Cervical Cancer Screening
Cervical cancer rarely has symptoms in its early stages. Yet catching cancer early is crucial to survival. Cervical cancer rates in Australia have been cut in half since the introduction of the National Cervical Cancer Screening Program began in 1991.¹ Unfortunately, 80% of the women in Australia with cervical cancer did not undergo regular screening.
Who Should Get Screened for Cervical Cancer?
The recommendations for cervical cancer screenings as part of the well woman health screenings are undergoing some pretty big changes. The population that should be screened and the method of cervical cancer screening are both changing. Here is a quick summary of who should currently be screened:
We’re all familiar with the old 2-yearly Pap smears.
The new cervical screening test was enacted in December 2017 with a 5 yearly test between the ages of 25 and 74.
Research has shown that screening women under the age of 25 has had no change in the number of cases diagnosed or the number of cases resulting in the death of women in that age group.
How Do You Screen for Cervical Cancer?
The new screening will take place in much the same manner as the old PAP test screening. The sample is taken from your cervix by a clinician and tested by the lab for The Human Papilloma Virus (HPV). Various high-risk types of HPV are tested for. HPV types 16 and 18 are ‘automatically’ high risk and these women will require a referral for a colposcopy examination. Other types of HPV will automatically involve a further test of the sample for ‘abnormal cells’, and the result of this further test will determine the level of risk.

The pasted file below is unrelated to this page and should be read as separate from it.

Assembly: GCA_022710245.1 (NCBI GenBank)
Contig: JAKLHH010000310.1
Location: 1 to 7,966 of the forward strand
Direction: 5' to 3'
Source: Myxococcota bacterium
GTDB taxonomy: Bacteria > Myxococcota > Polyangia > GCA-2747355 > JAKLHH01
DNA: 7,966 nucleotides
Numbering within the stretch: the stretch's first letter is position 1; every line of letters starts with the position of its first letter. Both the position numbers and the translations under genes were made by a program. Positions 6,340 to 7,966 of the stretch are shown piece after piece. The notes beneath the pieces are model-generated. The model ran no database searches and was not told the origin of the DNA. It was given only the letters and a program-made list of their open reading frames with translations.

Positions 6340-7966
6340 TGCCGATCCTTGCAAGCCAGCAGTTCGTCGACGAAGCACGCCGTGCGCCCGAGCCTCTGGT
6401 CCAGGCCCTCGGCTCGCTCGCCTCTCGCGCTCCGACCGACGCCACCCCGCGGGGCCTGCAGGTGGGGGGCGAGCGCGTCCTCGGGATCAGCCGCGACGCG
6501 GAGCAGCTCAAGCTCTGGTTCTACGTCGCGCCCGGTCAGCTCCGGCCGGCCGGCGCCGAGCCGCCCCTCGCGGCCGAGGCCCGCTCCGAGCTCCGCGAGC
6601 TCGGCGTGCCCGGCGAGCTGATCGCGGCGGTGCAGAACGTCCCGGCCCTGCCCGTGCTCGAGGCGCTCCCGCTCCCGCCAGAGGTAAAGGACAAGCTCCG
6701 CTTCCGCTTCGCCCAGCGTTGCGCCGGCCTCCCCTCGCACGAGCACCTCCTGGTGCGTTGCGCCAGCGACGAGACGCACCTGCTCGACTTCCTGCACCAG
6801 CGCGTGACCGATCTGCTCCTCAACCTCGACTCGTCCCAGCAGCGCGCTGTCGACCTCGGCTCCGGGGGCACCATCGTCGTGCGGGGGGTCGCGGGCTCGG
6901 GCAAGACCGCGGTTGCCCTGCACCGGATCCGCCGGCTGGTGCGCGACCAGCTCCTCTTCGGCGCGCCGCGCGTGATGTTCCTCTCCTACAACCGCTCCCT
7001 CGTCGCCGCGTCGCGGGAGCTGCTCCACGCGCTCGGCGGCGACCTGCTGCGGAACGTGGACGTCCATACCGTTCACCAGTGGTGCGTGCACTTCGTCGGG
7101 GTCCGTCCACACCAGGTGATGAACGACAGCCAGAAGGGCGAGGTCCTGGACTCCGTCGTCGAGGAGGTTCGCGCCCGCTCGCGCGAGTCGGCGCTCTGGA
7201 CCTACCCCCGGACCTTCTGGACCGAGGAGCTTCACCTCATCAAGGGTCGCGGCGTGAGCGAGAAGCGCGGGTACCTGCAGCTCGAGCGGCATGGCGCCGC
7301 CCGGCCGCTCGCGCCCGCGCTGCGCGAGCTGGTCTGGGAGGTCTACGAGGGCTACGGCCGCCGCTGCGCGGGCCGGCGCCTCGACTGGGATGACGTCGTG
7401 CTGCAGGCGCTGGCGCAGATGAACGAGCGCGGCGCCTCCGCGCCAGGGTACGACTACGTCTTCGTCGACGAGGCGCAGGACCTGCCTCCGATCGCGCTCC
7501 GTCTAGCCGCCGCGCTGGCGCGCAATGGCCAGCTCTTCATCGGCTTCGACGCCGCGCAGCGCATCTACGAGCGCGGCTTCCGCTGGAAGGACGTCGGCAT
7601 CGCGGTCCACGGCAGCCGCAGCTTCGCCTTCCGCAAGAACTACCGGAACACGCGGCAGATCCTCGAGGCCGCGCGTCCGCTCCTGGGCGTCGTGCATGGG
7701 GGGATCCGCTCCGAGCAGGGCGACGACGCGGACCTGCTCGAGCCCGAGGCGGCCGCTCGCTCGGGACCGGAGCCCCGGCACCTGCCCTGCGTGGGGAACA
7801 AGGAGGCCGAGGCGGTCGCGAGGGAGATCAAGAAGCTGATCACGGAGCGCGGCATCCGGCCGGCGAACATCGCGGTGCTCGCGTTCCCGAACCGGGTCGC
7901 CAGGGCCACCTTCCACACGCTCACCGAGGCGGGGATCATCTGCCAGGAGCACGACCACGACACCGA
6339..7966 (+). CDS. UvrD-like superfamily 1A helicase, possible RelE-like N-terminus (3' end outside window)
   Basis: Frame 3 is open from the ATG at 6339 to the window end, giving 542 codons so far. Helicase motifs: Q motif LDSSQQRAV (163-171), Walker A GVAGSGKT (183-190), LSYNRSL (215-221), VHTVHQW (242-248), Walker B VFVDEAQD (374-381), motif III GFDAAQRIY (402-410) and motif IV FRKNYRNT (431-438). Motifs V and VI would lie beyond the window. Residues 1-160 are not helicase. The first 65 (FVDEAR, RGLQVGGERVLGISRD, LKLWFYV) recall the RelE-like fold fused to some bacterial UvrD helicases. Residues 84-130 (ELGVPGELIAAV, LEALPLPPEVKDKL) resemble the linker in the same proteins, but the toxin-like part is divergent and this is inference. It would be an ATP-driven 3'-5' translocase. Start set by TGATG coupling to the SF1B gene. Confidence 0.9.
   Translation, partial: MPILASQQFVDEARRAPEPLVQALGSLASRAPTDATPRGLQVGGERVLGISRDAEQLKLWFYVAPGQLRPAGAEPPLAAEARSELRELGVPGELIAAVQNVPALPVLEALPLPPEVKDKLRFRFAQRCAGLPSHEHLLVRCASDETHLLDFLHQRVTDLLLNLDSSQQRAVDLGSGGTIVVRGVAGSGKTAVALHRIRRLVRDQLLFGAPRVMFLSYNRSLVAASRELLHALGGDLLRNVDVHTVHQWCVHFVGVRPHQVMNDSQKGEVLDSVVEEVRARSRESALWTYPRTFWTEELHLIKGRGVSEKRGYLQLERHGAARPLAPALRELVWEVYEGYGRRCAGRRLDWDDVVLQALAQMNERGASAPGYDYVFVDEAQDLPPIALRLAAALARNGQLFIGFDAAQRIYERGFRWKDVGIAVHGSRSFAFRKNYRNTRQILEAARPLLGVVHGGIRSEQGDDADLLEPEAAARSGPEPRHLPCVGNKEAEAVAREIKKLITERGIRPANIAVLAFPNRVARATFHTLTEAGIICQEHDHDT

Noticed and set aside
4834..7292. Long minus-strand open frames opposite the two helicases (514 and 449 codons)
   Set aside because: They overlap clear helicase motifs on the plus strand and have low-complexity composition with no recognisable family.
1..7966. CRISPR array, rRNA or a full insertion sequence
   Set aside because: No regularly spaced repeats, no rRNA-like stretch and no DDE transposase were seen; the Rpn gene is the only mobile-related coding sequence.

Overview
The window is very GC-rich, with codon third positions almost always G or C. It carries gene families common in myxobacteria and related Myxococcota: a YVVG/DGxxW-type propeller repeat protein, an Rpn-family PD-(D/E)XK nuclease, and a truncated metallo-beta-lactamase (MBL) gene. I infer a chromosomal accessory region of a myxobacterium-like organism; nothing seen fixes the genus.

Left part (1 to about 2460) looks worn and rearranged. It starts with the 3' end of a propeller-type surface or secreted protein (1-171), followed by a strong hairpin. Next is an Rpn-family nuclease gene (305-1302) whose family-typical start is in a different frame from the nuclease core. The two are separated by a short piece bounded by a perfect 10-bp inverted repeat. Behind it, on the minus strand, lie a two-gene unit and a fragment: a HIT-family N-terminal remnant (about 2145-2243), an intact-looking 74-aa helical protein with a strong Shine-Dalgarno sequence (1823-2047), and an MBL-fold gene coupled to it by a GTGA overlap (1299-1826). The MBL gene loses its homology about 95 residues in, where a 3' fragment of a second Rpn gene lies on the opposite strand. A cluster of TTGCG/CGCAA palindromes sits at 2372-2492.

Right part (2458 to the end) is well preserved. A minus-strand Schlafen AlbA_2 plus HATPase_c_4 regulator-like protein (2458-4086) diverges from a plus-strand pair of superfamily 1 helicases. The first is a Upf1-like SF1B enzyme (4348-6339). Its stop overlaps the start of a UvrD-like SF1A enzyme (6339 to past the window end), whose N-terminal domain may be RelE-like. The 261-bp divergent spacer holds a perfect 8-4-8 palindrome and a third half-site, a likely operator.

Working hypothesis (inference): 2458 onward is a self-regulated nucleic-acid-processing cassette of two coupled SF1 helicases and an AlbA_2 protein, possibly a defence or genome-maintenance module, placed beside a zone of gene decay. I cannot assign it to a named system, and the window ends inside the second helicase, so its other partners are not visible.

It takes over 10 years for cervical cancer to develop from persistent HPV infection. For this reason, Cervical Cancer Tests only need to be routinely performed every 5 years.
Women over 30 years of age who do not want a clinical examination may opt for a ‘self taken‘ sample. Your GP will need to request this.
The Role of HPV in Cervical Cancer
The new cervical screening programme recognizes that cervical cancer can be detected prior to the development of actual cancerous cells. That is because cervical cancer is strongly linked to HPV infection, particularly HPV types 16 and 18.
Persistent HPV infections can lead to the abnormal cells that eventually develop into cervical cancer. By identifying and treating the HPV infection early, the abnormal cells and cancer can be avoided.
Just because you have received the HPV vaccination does not mean that you can skip HPV screening for cervical cancer. Unfortunately, the HPV vaccination does not protect against all strains of HPV that can cause cervical cancer. So, both vaccinated and unvaccinated women need to participate in screening. Fortunately, HPV screening only needs to be performed every 5 years
 Cancer Council of Australia: Cervical Cancer